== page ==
In 2011, I wrote a five-part series on alternating current (AC) motors and motor efficiency. This column will go into more detail about the impact of efficiency.
Efficiency defines how well a motor converts electrical energy into mechanical energy. If a motor were 100-percent efficient, only 746 watts would be required to produce 1 horsepower. If its efficiency were reduced to 50 percent, it would need 1,492 watts to produce the same output. Unfortunately, physics does not allow any machine to be 100-percent efficient, but larger motors can reach 96-percent efficiency. Even 1 horsepower motors can exceed 80 percent.
Where do the excess watts go? The largest single loss (30 percent) is the stator resistance loss (stator I2R). If the stator wire size for a given motor horsepower is increased, resistance losses are reduced.
The second largest loss (20 percent) is rotor resistance loss (rotor I2R). Larger rotor bars will lower resistance and, therefore, reduce these losses. One reason that premium-efficient motors are more expensive than lower efficiency models is the increase of copper in the stator and new rotor designs that allow larger rotor bars.
The third largest loss (19 percent) is core loss. Core losses—composed of hysteresis and eddy currents—are a result of the continuously changing magnetic field in the steel laminations of the stator and rotor. Using higher quality steel can reduce hysteresis losses, while eddy current losses are decreased by using thinner and better insulated laminations. Lengthening the lamination stack will also reduce core losses by reducing the flux density within the stack. These improvements add to the cost of premium efficiency motors.
The fourth largest loss (18 percent) is stray load loss. These losses usually increase with the motor load and can be reduced through proper motor design.
Coming in last (13 percent) are friction and windage losses. Friction is caused by friction in the ball or roller bearings, and little can be done to increase bearing efficiency. Windage is a combination of the drag produced by the spinning rotor and the internal or external cooling fan. Fans are sized to meet a motor’s cooling requirements at the lowest possible energy requirement.
Nameplate Versus Actual Efficiency
A motor’s full-load efficiency can be higher or lower than its nameplate efficiency. The efficiency shown on the nameplate is the “nominal” efficiency. Nominal efficiency is defined as the average efficiency of a large population of motors of the same design. The nameplate on a 50-horsepower, 1,800-rpm motor shows the average efficiency for some number of motors that were tested. Any single motor may have an actual efficiency that is higher or lower than the one on its nameplate. However, a minimum efficiency must be met by any motor in the group. The nameplate for a 50-horsepower, 1,800-rpm motor shows a nominal efficiency of 94.5 percent. It could be higher, but its guaranteed minimum efficiency is 93.6 percent. This can be an issue if the engineering specifications require motor testing at the factory, and it performs under its nameplate rating.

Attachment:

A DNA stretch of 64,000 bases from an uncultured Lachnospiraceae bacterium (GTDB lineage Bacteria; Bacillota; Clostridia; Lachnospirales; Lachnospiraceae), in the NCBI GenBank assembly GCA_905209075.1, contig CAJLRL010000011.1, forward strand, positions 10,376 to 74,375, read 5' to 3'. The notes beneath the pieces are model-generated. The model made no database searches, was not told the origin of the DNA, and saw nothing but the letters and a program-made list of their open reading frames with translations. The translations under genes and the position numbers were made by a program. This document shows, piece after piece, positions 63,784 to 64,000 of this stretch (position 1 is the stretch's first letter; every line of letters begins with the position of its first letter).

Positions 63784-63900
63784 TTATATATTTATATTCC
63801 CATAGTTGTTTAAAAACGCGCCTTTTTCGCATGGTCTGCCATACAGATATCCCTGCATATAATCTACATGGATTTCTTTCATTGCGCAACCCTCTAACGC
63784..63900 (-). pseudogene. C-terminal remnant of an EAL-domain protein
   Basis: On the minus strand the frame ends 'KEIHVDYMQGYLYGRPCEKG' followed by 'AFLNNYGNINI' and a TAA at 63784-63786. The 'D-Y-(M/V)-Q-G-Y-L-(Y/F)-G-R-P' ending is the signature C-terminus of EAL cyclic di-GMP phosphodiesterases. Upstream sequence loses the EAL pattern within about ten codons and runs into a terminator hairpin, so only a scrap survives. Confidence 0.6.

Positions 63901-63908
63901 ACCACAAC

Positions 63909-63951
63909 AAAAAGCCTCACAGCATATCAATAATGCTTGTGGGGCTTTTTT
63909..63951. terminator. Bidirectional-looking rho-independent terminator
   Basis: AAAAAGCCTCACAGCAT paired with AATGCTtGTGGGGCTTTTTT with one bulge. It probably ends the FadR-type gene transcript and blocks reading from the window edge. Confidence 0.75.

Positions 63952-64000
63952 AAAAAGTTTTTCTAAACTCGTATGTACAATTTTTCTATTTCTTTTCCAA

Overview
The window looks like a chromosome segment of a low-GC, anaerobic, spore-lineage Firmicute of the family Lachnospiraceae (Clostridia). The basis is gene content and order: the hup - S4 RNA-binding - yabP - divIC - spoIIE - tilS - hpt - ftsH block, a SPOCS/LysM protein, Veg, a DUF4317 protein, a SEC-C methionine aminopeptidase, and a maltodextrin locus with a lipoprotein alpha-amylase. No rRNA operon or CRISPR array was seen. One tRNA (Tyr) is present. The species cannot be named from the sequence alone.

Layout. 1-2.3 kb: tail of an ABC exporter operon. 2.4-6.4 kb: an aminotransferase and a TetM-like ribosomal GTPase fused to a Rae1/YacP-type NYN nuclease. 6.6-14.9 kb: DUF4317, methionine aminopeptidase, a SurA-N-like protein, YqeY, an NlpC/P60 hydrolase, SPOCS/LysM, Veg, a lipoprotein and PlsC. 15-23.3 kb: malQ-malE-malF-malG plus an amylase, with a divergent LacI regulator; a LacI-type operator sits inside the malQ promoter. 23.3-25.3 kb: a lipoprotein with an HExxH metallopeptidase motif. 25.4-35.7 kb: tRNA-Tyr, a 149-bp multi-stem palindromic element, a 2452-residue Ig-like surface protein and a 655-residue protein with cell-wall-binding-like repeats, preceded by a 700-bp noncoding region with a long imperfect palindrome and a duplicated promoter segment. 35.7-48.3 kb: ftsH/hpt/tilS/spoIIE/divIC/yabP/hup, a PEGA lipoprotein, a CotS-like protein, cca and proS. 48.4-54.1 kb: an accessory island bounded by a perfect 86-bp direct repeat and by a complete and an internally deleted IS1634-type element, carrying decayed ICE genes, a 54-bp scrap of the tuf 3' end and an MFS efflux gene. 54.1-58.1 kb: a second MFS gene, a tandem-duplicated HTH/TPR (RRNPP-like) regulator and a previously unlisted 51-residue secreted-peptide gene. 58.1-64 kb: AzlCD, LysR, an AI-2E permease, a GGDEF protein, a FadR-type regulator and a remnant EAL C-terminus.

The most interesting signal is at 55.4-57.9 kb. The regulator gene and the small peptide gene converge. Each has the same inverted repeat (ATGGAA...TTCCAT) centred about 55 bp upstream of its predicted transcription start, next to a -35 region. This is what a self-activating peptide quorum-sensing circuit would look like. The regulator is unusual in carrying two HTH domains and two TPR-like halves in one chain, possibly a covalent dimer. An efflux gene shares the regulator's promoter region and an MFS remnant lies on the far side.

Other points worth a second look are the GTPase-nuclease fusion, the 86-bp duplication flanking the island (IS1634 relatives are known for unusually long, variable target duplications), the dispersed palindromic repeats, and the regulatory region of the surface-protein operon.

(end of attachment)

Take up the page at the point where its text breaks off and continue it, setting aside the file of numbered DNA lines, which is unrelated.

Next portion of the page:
Full-Load Versus Partial-Load Efficiency
Many think that a motor will reach its maximum efficiency when running at full load. Actually, almost all NEMA motors will reach their maximum efficiency between 65 percent and 80 percent of full load (see Figure 1). This maximum efficiency is often a full percentage point greater than full-load efficiency. Sizing a motor to run at about 80 percent of full load decreases the operating temperature and increases its insulation life without decreasing efficiency. It also allows for higher than normal ambient temperatures, voltage drops and a small percentage of phase unbalance.
The Effect of EPACT and EISA
The Energy Policy Act (EPACT) that was introduced in 1992 set a minimum efficiency (EPACT Efficiency) for T-frame motors from 1 to 200 horsepower operating at 1,200 rpm to 3,600 rpm. These efficiencies were detailed in National Electrical Manufacturers Association (NEMA) MG1, Table 12-11. This law did not apply to lower speed motors, those above 250 horsepower and several “general purpose” designs. Also, the mandate was not enforceable until October 1997. Premium (higher) efficiency motors were available from some manufacturers, but they were not required.
In 2010, EPAC was replaced by the Energy Independence and Security Act (EISA). This law stated that all T-Frame motors from 1 to 200 horsepower operating from 1,200 rpm to 3,600 rpm must meet the premium efficiencies detailed in NEMA MG1, Table 12-12. General purpose motors up to 500 horsepower and 900 rpm that were exempted from EPACT are now required to meet the EPACT efficiencies outlined in NEMA MG1, Table 12-11. Many T-frame motors, 200 horsepower and larger, already meet the efficiencies shown in Table 12-12. Prior to EPACT, the typical efficiency of a 10-horsepower, 1,200-rpm motor was about 87.5 percent. EPACT raised it to 90.2 percent, and EISA increased it to 91.7 percent.
Higher motor efficiency is good because the cost of electricity will continue to increase. However, higher efficiency motors have little impact if pumps operate off their best-efficiency-point (BEP) flows. Remember that the total efficiency of a pump and motor is the product of their individual efficiencies. A centrifugal pump should always operate as close to BEP as possible.